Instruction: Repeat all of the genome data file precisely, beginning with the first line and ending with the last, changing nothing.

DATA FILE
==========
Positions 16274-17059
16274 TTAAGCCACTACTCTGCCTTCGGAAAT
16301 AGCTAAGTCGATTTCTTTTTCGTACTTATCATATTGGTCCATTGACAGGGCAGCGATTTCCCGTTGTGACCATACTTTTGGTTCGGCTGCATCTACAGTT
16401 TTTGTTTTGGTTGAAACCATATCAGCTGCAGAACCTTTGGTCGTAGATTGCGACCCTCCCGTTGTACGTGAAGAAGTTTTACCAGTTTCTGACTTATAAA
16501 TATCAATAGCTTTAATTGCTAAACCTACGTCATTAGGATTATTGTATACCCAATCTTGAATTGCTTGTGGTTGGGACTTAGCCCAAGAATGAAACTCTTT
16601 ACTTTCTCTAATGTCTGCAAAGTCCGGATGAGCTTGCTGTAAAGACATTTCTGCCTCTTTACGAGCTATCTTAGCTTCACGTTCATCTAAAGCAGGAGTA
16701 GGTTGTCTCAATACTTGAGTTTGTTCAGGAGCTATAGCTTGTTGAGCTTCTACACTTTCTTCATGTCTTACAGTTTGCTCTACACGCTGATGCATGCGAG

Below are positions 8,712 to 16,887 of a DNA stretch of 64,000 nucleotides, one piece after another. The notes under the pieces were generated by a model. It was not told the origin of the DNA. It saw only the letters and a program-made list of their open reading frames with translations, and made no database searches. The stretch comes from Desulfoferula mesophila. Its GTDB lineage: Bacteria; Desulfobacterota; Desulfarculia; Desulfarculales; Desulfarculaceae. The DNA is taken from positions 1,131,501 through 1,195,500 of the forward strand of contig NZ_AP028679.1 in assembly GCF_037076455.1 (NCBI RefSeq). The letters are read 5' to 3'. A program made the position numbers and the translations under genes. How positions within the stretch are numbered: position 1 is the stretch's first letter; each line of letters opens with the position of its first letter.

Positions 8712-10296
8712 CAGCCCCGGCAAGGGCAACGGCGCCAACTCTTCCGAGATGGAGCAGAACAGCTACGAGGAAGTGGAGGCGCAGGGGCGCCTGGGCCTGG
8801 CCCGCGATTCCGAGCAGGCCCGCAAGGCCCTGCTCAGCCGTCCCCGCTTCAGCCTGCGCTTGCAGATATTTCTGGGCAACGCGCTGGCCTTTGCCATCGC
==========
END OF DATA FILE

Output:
Positions 16274-17059
16274 TTAAGCCACTACTCTGCCTTCGGAAAT
16301 AGCTAAGTCGATTTCTTTTTCGTACTTATCATATTGGTCCATTGACAGGGCAGCGATTTCCCGTTGTGACCATACTTTTGGTTCGGCTGCATCTACAGTT
16401 TTTGTTTTGGTTGAAACCATATCAGCTGCAGAACCTTTGGTCGTAGATTGCGACCCTCCCGTTGTACGTGAAGAAGTTTTACCAGTTTCTGACTTATAAA
16501 TATCAATAGCTTTAATTGCTAAACCTACGTCATTAGGATTATTGTATACCCAATCTTGAATTGCTTGTGGTTGGGACTTAGCCCAAGAATGAAACTCTTT
16601 ACTTTCTCTAATGTCTGCAAAGTCCGGATGAGCTTGCTGTAAAGACATTTCTGCCTCTTTACGAGCTATCTTAGCTTCACGTTCATCTAAAGCAGGAGTA
16701 GGTTGTCTCAATACTTGAGTTTGTTCAGGAGCTATAGCTTGTTGAGCTTCTACACTTTCTTCATGTCTTACAGTTTGCTCTACACGCTGATGCATGCGAG

Below are positions 8,712 to 16,887 of a DNA stretch of 64,000 nucleotides, one piece after another. The notes under the pieces were generated by a model. It was not told the origin of the DNA. It saw only the letters and a program-made list of their open reading frames with translations, and made no database searches. The stretch comes from Desulfoferula mesophila. Its GTDB lineage: Bacteria; Desulfobacterota; Desulfarculia; Desulfarculales; Desulfarculaceae. The DNA is taken from positions 1,131,501 through 1,195,500 of the forward strand of contig NZ_AP028679.1 in assembly GCF_037076455.1 (NCBI RefSeq). The letters are read 5' to 3'. A program made the position numbers and the translations under genes. How positions within the stretch are numbered: position 1 is the stretch's first letter; each line of letters opens with the position of its first letter.

Positions 8712-10296
8712 CAGCCCCGGCAAGGGCAACGGCGCCAACTCTTCCGAGATGGAGCAGAACAGCTACGAGGAAGTGGAGGCGCAGGGGCGCCTGGGCCTGG
8801 CCCGCGATTCCGAGCAGGCCCGCAAGGCCCTGCTCAGCCGTCCCCGCTTCAGCCTGCGCTTGCAGATATTTCTGGGCAACGCGCTGGCCTTTGCCATCGC